To see, to know, to do. A reflection on moral questions.

My name is Kerrie Rouy, and am a MACYS student the University of Sussex. I have a research interest in Child Sexual Exploitation/ Trafficking. My main reason for this blog is for a space to reflect on what I took away from the day at the UK Gathering of Stop The Traffik (STT), and questions I have been exploring. I enjoy academia; I had a break and have come back into it, self-motivated and hungry for knowledge. I do however understand the importance of ground-level research and this is something I am interested in pursuing in further education, exploring ethnographic and longitudinal work.

As I travelled to London unsure of what to expect of the day, I began my usual thought process ‘how can I stop these vulnerable children from being sexually exploited?’ – Talk about broad.  On reflection, why or how would I know what to do? I’ve read up a lot on CSE, and preventative practice but regardless of how much you read, it is our own experiences that inform our perspectives and knowledge and my practical and lived experience here is minimal.

I went up to the fourth floor of the Oasis College in London feeling dedicated for spending my limited funds and a Saturday going to London, but I also felt apprehensive. I am just a Masters student, are all the people there going to know so much more than me that I will be out of my depth and unable to learn anything? However, determined to increase my knowledge and understanding – I pushed the boundaries of my comfort zone and wore my best smile.

We had to sign up for a workshop, and I had no idea which to go in. I am not a professional; I am just a student with a need to know more. So I decided I would get a feel for the organisation first in their introductory session before choosing my workshops. We all took a seat and the CEO came in full of life and enthusiasm and put me straight at ease.

Ruth discussed the current complexity, and the need to reach simplicity – which she believes comes down to three cogs for a wheel to turn – community turns the cogs. Each cog: Awareness, Knowledge, Campaigning is to see, to know, to do. We don’t know how prevention is working because it is hard to measure something that has not happened and potentially won’t happen.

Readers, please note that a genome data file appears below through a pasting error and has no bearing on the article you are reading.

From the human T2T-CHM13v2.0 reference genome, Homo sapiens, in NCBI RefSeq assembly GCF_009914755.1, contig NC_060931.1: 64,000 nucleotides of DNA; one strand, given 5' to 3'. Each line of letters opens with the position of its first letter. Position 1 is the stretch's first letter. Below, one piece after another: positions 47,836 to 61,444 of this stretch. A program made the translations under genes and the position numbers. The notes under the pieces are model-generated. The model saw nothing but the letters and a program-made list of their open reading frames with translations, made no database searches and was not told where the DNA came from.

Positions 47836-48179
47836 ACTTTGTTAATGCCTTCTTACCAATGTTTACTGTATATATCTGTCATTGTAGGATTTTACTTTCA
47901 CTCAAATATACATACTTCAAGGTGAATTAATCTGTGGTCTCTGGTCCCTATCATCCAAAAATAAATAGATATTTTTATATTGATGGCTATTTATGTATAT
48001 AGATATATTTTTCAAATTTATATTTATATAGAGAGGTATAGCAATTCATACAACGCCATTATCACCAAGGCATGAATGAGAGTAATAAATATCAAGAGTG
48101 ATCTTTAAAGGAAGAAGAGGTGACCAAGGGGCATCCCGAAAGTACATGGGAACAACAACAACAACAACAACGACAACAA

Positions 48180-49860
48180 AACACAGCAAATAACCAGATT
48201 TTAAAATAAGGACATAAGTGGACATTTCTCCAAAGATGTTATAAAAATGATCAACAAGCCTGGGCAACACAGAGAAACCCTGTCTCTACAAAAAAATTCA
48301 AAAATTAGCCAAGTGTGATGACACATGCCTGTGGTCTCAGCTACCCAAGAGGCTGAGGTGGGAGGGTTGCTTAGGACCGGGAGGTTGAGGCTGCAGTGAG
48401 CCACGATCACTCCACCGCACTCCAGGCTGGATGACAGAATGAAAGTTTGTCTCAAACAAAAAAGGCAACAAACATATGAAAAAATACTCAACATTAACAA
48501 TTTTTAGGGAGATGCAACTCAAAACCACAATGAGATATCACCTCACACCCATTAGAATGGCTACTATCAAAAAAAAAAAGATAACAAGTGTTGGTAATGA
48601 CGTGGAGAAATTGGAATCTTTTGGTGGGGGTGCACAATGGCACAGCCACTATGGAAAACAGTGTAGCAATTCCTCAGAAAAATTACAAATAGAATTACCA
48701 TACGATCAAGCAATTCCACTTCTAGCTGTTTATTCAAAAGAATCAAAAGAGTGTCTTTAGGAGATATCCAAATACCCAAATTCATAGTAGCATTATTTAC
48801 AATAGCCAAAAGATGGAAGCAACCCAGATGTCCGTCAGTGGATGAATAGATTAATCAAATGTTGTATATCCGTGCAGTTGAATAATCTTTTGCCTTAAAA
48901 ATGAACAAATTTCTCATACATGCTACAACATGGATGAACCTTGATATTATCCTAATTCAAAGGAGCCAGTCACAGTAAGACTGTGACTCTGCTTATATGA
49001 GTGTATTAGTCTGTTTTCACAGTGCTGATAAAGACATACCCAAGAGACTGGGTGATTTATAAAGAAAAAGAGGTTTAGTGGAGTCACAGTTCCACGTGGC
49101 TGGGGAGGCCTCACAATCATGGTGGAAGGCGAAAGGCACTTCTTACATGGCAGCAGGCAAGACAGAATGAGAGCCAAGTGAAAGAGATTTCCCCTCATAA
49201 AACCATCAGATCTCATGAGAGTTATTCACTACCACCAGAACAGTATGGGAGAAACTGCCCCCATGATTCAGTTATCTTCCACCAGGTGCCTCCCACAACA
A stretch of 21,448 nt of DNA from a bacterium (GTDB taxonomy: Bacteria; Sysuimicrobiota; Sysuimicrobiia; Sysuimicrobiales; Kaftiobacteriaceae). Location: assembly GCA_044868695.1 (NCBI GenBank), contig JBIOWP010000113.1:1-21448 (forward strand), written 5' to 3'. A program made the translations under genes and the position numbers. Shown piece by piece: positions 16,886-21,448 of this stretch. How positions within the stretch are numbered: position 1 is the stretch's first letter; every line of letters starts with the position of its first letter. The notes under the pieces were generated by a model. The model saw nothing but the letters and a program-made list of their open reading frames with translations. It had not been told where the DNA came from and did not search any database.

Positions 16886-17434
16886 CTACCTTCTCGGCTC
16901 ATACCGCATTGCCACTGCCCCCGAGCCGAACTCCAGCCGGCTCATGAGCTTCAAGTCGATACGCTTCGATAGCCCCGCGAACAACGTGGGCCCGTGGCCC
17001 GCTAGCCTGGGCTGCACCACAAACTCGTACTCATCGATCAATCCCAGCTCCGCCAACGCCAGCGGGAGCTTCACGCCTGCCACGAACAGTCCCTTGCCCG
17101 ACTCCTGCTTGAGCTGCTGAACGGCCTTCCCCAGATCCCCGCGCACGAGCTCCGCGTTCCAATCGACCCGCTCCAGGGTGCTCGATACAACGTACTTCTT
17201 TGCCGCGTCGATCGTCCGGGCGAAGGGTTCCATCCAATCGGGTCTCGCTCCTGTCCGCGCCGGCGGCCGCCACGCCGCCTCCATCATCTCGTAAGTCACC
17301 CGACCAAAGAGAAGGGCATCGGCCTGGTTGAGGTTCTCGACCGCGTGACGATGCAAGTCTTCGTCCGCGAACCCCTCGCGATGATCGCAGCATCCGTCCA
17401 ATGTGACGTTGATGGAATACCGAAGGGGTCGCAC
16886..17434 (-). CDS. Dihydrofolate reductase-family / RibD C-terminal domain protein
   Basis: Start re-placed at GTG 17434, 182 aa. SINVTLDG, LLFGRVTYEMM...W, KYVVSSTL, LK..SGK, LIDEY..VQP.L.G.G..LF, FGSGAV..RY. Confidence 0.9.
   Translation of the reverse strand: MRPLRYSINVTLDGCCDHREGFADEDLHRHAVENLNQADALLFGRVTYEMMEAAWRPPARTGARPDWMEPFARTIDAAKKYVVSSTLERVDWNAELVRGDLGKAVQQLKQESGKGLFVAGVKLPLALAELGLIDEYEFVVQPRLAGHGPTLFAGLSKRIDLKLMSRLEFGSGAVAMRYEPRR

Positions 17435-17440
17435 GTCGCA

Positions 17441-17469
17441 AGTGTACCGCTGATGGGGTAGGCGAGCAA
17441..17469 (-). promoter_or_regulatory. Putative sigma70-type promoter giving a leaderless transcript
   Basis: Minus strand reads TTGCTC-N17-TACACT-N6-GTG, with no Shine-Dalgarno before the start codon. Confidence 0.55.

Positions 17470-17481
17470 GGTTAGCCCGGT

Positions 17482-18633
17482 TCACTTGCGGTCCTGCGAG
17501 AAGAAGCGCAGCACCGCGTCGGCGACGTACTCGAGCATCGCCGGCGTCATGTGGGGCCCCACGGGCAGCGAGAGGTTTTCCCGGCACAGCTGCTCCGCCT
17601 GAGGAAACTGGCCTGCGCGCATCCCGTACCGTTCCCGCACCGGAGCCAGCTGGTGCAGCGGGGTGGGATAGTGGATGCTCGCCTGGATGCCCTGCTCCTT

To see, to know, to do.

Through whose perspective are we becoming aware? Through whose perspective are we gaining this knowledge? And through whose perspective are we making decisions on the campaigns? This is not even directed at STT, but moral questions I have found myself thinking. Activists, campaigners and researchers – through whose perspective are you seeing this [sexual] exploitation? We are reactive to the reports that come out and we all want justice for these children but are we asking these children and young people what exactly their perspective is?


Are we asking these children and young people what knowledge and understanding they have? Are we asking them about their view on campaigns? Awareness and campaigning have their place certainly. This is not about awareness; this is about knowledge and understanding. More than that, this knowledge and understanding should be explored from an authentic source – the [sexually] exploited children and young people. So I need not have worried about being just a Masters student, because really we are all just activists with knowledge and understanding who do not hold the same perspective of those children and young people. Only they can tell us how THEY see, how THEY know and how THEY do – from THEIR perspective, with THEIR world-views.

If research can find any commonalities in their responses – Then that should inform  the work of researchers and practitioners to build prevention and intervention programmes. Ethically and emotionally I feel this would be a difficult conversation to have, but one with great value. I feel we cannot rely on Government reports and statistics to indubitably guide the direction of research. We need ethnographi and longitudinal research on the authentic perspectives of children and young people that have been sexually exploited in the UK. Until we have this dialogue, I fear we will continue to react to media biases and moral panic.

To see, to know, to do.


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